Geneva, 12 January 2017 – Ladies and gentlemen of the media, thank you very much for your presence.
I want, first of all, to pay tribute to the extraordinary statesmanship, to the courage and to the determination of Mr. [Nicos] Anastasiades and Mr. [Mustafa] Akıncı, who for 20 months have been conducting in a very determined way a dialogue aiming at creating the conditions to allow for Cyprus to be able to be again a country united, living in normal conditions for its people.
And it is only thanks to their work that it was possible to come today to the opening of the Conference that, historically and for the first time, has put around the same table, not only the two protagonists, but also the guarantors: the Republics of Greece, Turkey and the United Kingdom.
We had this morning an extremely constructive opening session, followed by a very open debate during lunchtime, a true brainstorming, in which it was possible to identify, not only the very important progress that was made in the negotiations, as taken in the last few days, on the first five chapters, but also to identify the complexity of the problems related to security and guarantees that need to be addressed and resolved.
In that lunch, it was possible to clearly come to the conclusion that we need to find instruments, instruments that allow for the implementation of the settlement that would be achieved in a way that guarantees simultaneously the response to the security concerns of the Turkish Cypriot community and the security concerns of the Greek Cypriot community.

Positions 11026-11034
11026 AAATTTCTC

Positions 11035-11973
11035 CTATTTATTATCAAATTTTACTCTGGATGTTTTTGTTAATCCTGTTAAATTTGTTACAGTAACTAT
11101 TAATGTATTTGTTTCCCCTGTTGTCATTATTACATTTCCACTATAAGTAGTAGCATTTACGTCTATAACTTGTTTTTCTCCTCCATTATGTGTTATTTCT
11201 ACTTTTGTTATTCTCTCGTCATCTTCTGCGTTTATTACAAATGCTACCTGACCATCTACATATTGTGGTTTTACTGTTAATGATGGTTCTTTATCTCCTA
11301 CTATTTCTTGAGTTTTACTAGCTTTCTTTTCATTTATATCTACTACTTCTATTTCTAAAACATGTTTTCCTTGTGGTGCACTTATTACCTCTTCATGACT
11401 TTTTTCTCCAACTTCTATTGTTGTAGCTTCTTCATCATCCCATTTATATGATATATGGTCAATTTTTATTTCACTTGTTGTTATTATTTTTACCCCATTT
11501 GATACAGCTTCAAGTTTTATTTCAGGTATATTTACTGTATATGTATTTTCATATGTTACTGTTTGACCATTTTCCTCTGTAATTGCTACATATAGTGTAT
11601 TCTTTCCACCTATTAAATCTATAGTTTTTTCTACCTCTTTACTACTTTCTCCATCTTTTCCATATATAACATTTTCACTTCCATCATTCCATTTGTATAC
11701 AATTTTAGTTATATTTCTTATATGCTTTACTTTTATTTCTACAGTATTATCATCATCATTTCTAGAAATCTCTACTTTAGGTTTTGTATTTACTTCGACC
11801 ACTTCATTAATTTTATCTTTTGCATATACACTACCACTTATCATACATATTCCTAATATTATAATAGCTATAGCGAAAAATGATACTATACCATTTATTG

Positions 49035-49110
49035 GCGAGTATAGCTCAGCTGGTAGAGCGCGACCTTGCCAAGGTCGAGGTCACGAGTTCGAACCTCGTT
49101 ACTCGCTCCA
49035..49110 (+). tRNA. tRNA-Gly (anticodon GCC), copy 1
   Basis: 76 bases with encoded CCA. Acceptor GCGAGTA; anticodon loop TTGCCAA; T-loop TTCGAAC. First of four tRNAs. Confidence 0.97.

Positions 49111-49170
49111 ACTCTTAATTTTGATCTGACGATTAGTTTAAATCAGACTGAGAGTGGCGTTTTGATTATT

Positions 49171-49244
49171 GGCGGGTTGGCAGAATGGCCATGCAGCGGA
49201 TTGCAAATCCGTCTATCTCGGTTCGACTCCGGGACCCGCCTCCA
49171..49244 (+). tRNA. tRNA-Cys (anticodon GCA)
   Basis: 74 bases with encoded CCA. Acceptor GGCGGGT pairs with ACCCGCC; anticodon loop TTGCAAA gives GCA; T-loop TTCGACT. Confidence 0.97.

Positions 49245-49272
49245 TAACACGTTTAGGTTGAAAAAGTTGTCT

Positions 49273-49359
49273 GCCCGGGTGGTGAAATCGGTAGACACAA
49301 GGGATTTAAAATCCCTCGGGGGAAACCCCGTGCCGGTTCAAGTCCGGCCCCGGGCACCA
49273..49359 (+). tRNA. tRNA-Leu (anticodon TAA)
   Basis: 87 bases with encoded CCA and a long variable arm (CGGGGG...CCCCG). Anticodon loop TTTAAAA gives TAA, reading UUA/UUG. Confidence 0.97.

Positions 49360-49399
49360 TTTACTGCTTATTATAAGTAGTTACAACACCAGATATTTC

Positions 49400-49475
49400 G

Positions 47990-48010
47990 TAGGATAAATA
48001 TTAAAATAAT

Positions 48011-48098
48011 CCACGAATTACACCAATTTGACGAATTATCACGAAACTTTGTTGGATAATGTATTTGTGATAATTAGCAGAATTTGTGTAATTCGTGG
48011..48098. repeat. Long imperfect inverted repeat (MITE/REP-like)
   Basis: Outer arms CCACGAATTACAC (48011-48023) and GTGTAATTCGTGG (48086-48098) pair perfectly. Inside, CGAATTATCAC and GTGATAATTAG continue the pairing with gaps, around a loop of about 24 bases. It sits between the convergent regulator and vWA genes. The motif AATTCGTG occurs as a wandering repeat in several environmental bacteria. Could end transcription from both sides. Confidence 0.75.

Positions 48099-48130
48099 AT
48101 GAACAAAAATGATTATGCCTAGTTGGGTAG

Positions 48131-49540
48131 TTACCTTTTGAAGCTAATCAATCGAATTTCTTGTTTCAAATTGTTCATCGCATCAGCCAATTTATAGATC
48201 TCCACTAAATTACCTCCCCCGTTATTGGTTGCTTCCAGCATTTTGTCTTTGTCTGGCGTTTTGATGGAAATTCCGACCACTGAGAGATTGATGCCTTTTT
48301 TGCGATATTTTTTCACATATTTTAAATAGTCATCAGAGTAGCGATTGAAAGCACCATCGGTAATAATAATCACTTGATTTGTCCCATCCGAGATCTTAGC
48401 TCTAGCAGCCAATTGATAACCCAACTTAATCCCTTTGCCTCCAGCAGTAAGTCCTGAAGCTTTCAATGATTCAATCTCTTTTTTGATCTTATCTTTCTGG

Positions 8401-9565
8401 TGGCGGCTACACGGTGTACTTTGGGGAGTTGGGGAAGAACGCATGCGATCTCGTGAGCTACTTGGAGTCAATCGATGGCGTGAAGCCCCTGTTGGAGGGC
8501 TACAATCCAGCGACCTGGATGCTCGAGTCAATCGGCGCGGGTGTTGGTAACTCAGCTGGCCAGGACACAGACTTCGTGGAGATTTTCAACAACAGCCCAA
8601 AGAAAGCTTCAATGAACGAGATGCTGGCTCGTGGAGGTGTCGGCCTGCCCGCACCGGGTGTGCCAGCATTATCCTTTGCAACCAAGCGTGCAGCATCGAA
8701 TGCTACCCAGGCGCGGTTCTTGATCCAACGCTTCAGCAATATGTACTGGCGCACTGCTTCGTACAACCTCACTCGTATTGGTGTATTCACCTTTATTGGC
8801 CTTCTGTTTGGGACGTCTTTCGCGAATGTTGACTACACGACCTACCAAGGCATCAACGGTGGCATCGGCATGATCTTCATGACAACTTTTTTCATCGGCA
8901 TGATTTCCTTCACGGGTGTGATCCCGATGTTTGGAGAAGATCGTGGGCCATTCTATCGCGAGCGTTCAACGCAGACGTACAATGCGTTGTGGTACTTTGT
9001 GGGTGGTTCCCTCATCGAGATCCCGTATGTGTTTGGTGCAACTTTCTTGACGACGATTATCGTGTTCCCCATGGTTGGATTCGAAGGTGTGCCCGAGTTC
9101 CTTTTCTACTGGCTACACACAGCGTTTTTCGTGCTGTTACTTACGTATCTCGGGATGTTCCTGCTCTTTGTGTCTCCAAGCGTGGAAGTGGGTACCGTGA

But there is obviously a way to go, work to continue. We will reconvene the Conference today in the late afternoon. You cannot expect miracles or immediate solutions. We are not looking for a quick fix. We are looking for a solid and sustainable solution for the Republic of Cyprus and for the communities of the Republic of Cyprus, and we will be working as long as necessary in order to achieve that goal, with the objective naturally to reach these in the context of the present Conference.
I would like to say very clearly that for the United Nations, our role is to support the parties, in order for them to be able to come to the agreement that is necessary. We do not aim at any protagonism, we have no agenda but the agenda that results from the consensus possible to be established between the parties.
As I said during our lunch, those that deserve the Oscar of the best actor, if this was a competition of cinema, are on my right-hand side and my left-hand side. In the UN, we do not aim at more than to eventually get an Oscar of the best actor in a supporting role. What we really want is to help create the conditions and we were very encouraged by the fact that the European Union has shown total commitment to support this process. And we are also ready in the context of the UN to make, to seize, the Security Council to guarantee, in an effective and strong way, the results that will be possible to achieve in the context of the present Conference.
From now on, you will have to be patient. As I said, we are not here for a quick fix. We are here to work seriously for a solution that is simultaneously a solid and a sustainable solution for Cyprus, for the people of Cyprus. And I believe a solution will be a symbol of hope in a world where so many conflicts are emerging, where so many problems do not seem to come to an end, but where I very much trust the courage, determination and the statesmanship of the two leaders that are here with me today.